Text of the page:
080508 – Facing up

This is a personal post about a decision I came to tonight. Nothing earth shaking – I’ve just decided to let go of one of my life’s deep pleasures – because it is time.

Tonight, I decided I’m done with racquetball; a sport I’ve played with great love and enjoyment for 35 years; since I first learned it in college.

RacquetballIt’s the last time I will move through space with millions of my neurons tracking the ball, predicting its trajectory, noting where the other players are, developing moment to moment strategy, estimating timing, ensuring balance while moving, knowing the three dimensional space around me and experiencing the coordination of this beautiful body that the Beloved has given me.

The last time to feel the swing, estimate the force, think where I want the ball to go and be conscious and observant in the midst of the execution of neural programs that have been deepening themselves in this body and mind for most of my life. Neural sequences that flow like a ballet that I am privileged to watch from the inside. Intimate and possessive and pleased that this, this beauty and passion and animal joy are mine to feel.

I’ve loved this sport deeply for so many years. I’ve played it left handed, I’ve played it right handed, I’ve taught it to two sons and to many friends. I’ve played it in competition and I’ve played it for fun. And if my body has strength today at 60, it is largely because of the many years I’ve danced the light three-dimensional fanstastic with that flashing blue ball.

Thanks you, my Beloved, for these experiences .

So tonight, after an hour of hard play with men much younger than myself, I realized that I was lucky, yet again, in that I hadn’t blown out my knee or damaged my elbow.

There’s been a deep truth looking me in the face for sometime now. I’ve had surgery on both knees from the hard sports I’ve played. The most recent operation just last year. I’ve blown out my lower back and my left wrist rubs bone against bone at the base of the thumb.

I know that every time I play now, I risk going through a door marked “permanent damage – no return”.

I don’t want to have my knee replaced but, if I blow one of them out again, that’s the likely outcome.

Right now my right elbow just hurts from the power swings that I should have given up at 40 and that I’m still slamming at 60. And maybe the next time, that ache may not go away in a week. Maybe next time, something will tear away.

At 60, I’m beginning to think about conservation. My body is no longer invincible and sure to heal flawlessly. I could, in a careless or unlucky moment, lose serious functionality for the rest of my life.

Right now I can walk, my hands work and I can do real work and do it well. Right now, my body is strong and sound despite all the hard use I’ve given it. I’m thinking that these things, this functionality, has a deep value to me and the quality of my remaining life.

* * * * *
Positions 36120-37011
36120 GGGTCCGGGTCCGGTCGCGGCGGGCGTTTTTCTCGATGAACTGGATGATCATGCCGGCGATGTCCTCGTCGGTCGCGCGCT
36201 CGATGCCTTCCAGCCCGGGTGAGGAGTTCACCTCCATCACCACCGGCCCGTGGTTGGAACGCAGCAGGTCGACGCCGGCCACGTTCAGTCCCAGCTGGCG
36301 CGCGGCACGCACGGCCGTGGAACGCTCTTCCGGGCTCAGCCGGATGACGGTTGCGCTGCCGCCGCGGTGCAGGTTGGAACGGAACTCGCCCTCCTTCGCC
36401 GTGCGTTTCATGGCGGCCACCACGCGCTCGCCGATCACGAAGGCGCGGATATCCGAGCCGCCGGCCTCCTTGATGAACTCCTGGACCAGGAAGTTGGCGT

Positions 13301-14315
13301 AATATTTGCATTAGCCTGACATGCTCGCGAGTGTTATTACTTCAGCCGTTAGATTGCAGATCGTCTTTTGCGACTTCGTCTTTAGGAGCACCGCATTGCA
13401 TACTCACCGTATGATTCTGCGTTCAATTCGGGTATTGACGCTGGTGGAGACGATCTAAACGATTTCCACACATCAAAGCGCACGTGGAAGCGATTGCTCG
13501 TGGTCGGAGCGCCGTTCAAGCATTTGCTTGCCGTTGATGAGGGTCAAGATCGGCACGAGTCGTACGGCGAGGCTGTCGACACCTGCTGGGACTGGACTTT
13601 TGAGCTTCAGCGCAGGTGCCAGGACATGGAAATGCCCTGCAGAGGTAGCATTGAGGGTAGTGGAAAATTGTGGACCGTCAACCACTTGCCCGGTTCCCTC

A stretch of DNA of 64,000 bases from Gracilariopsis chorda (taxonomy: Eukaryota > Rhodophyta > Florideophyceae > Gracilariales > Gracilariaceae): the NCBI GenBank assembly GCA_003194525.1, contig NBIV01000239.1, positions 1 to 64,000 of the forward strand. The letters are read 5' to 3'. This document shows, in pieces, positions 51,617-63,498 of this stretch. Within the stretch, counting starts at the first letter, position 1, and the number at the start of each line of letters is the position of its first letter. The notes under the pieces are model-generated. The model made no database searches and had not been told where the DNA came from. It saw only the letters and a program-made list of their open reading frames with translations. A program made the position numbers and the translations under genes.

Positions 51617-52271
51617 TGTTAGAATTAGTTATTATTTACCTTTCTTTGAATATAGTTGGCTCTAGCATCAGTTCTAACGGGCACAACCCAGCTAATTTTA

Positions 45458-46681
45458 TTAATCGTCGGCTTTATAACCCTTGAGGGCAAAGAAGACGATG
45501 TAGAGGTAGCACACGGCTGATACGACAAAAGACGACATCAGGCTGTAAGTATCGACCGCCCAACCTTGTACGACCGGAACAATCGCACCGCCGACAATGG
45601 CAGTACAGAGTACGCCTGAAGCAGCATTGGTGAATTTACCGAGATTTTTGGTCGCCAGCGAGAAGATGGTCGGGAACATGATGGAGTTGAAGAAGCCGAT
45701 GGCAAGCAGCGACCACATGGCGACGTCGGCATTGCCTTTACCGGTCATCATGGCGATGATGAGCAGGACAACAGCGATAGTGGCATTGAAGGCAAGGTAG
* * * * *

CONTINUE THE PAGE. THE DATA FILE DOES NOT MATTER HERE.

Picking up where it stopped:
And I know that every time I play now, I am gambling them.

RacquetballTonight, as I drove home from playing, I weighed these things against the desires of that old athlete. The one that loves the dance, loves the airborne turn in the air and the racquet’s sweep and the feeling as it all comes together as the racquet finds the ball and physics and neural magic unfold together in the hanging moments of light and sound.

And I decided that in spite of this love, it is time. Time now, before I buy myself a deep regret in exchange for ‘just one more game’.

I’ve had a good long run – far better than most folks in this life and there is much I still want to do in these next decades and I need the functionality of this body to see me through those things.

So be it then. I’m giving my racquetball gear to my son, Christopher and I’m going to let go of something I’ve deeply loved, as of tonight.

Thank you, Beloved, for all of these experiences. You have given me such a rich and varied life and I am very deeply grateful. Even for this. For it is all part of life.

3 Responses to “080508 – Facing up”

  1. Ryan says:

    With such a small following, I hate to see anybody stop playing racquetball, but I’m happy that you passed it on to your sons and many other players.

    I feel the sport has never received the credit it deserves, especially for a sport that supplies the ridiculous entertainment value racquetball does.

    To be honest, it is extremely impressive that you have the ability and courage to continue playing into your 60’s. I know how you feel when you wonder if it is time to give something up. I’m only in my late 20s, and on top of racquetball I play beer league ice hockey. In my last two games, I’ve managed to hurt my shoulder and my hip. It keeps crossing my mind that it might not be the best thing for my long term health to continue playing, unfortunately I love playing so much I’m willing to take the risk for a few more years.

    Anyways, I wish you all the best and hope you can find something else in your life to replace the void racquetball will be leaving. I’m sure you will.

    Ryan

  2. Dennis says:

    Thanks, Ryan. I’m jealous – you have so many more years of good racquetball in front of you.

    Well, I’m sad to give it up but I’ve still got tennis in the summer and my wife works hard to make sure the Honey-Do list never gets too short so all is well.

    Cheers!

  3. David says:

    Hey Dennis:

    Well said, and as I think you know, I can especially appreciate what you say so well, and that is at 52!

    I have enjoyed our games and will miss them in the future. That said, I would hate to be one of those “younger” players that caused you pain on the court.

    Take care, and ejoy the memories. Even at 60, you were a force on the court!

    David